How Murdertainment Terrifies You for Fun and Profit
Is watching hours on end of true-crime television bad for your nervous system? I'm in trouble if it is, and so are a lot of other people.
I’ve spent entire afternoons engrossed in the Investigation Discovery channel’s addictive, low-budget television programming. With lurid titles such as “Southern Fried Homicide,” “Nightmare Next Door” and “Scorned: Love Kills,” these true-crime stories spellbind with their gritty narratives and cheesy reenactment scenes.
A camera lurks from behind the bushes outside a quintessential suburban home. Suspenseful music plays. An ordinary family is introduced and made to be relatable, and then someone is tragically killed. This is one of the many formulaic narratives for phenomenally popular television shows on the true-crime network. Founded in 2008, ID has quickly become one of the fastest growing networks, broadcast in over 100 million homes across 157 countries and territories.
“We will always be anchored in these real stories. That’s what our viewers crave….People are most concerned about violent crime when they feel safe,” said Investigation Discovery manager Kevin Bennett. “You tell a story in one hour. You’ve got to establish right away that the victim — or survivor — is someone you would have liked. And then the unbelievable happens.”
Programs such as “Deadly Women,” “Wicked Attraction” and “Who the (Bleep) Did I Marry?” are mainly geared toward women aged 24-54. ID ranks as one of the top five cable networks for this demographic in the United States and tops the rating charts for women in Poland, Britain, Mexico and other countries. ID has garnered success partly because of its foreign distribution.
“Crime is universal,” said chief executive of Discovery Communications David M. Zaslav. “The stories are set in an American town, but it could be anywhere.”
Investigation Discovery president Henry S. Shleiff had the idea to form a network that included stories about crime, romance and murder based on the popularity of crime dramas such as “CSI” and “Law and Order.” He designed the network as “a place where viewers can consistently know that regardless of the hours, regardless of the day, that they will always be able to flip to this network and know that they are going to get a story of the mystery, crime, suspense genre.”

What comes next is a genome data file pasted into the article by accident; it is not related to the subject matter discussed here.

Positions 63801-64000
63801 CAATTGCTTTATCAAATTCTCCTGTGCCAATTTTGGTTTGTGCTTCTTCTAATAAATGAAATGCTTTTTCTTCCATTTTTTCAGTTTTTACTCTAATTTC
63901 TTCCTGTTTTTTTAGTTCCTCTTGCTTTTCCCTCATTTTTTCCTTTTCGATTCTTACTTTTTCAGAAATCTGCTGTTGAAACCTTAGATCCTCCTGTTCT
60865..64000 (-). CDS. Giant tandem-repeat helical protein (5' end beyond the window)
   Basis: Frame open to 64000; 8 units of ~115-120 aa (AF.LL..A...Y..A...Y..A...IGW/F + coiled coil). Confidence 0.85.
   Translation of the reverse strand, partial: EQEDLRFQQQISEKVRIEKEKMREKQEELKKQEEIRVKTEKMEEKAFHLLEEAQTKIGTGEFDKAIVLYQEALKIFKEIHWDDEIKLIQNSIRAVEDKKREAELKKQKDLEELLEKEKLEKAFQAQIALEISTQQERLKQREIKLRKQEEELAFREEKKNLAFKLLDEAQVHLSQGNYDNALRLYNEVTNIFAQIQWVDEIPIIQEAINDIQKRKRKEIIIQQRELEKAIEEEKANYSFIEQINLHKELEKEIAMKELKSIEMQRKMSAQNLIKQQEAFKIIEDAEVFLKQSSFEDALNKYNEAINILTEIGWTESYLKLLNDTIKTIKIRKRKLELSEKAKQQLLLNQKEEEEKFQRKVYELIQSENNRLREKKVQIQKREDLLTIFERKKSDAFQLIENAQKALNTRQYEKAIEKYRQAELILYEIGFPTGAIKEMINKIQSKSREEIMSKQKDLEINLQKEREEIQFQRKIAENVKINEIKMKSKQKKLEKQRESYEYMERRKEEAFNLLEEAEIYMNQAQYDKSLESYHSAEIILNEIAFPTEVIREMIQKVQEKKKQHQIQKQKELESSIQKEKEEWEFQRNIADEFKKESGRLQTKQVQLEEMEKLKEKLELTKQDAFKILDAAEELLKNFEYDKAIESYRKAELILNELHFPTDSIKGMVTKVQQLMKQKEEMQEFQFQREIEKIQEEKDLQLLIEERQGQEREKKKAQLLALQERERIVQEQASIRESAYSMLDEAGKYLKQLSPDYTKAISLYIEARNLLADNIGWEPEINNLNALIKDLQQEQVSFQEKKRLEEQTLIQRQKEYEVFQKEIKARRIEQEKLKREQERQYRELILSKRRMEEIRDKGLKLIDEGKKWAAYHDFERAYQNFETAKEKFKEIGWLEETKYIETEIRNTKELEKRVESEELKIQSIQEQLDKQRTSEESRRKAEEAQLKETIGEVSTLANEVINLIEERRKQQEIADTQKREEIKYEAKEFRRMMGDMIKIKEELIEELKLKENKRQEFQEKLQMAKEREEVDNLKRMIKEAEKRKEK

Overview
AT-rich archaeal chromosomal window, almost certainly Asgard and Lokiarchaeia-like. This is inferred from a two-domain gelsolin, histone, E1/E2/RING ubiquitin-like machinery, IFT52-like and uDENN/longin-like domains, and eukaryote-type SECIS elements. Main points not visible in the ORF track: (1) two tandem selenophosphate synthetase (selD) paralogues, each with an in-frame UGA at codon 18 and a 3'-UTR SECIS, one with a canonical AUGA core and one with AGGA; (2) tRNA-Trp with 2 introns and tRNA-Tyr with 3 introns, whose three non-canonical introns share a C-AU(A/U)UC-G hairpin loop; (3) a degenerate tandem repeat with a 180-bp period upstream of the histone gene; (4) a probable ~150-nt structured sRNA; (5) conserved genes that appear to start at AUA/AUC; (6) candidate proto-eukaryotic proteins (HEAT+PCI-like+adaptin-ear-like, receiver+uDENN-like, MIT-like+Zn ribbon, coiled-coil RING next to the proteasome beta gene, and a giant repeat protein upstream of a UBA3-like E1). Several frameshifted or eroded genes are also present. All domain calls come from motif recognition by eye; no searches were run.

The network has sweepstakes contests for self-described “ID addicts.” Shleiff adheres to a formula for grabbing ID viewers: grab their attention in the first five minutes, reward them at the end of the program (with a resolution to the case or cases), and repeat the cycle again. Using memorable titles and keeping the tone of the network consistent are also important tactics in ID’s marketing strategy.
Is ID an informative guilty pleasure or a means of perpetuating fear of crime?
Though women are the primary viewers of ID, the network found that many married couples watched the programs together, echoing a theme in the 2013 “Informative Murder Porn” episode of South Park. The episode depicted married couples having sex after watching what South Park termed “murder porn,” or sensationalist crime dramas featured on Investigation Discovery. Unlike in the cartoon, though, “murder porn” shows seem to have the opposite effect on viewers, instead inspiring fear.
“The 2011 “Chapman Survey on American Fears” found strong associations between watching true-crime TV and a number of fears, including: "running out of money, getting sick, identity theft, stalking, heights, clowns, blood, wars, youth culture and terrorist attacks. In other words, all that Informative Murder Porn serves as a general fear heightener, raising American stress levels in a time of record safety.”
Though crime has been on the decline for the last two decades, the survey showed that for Americans, crime, particularly violent crime, is the number-one fear.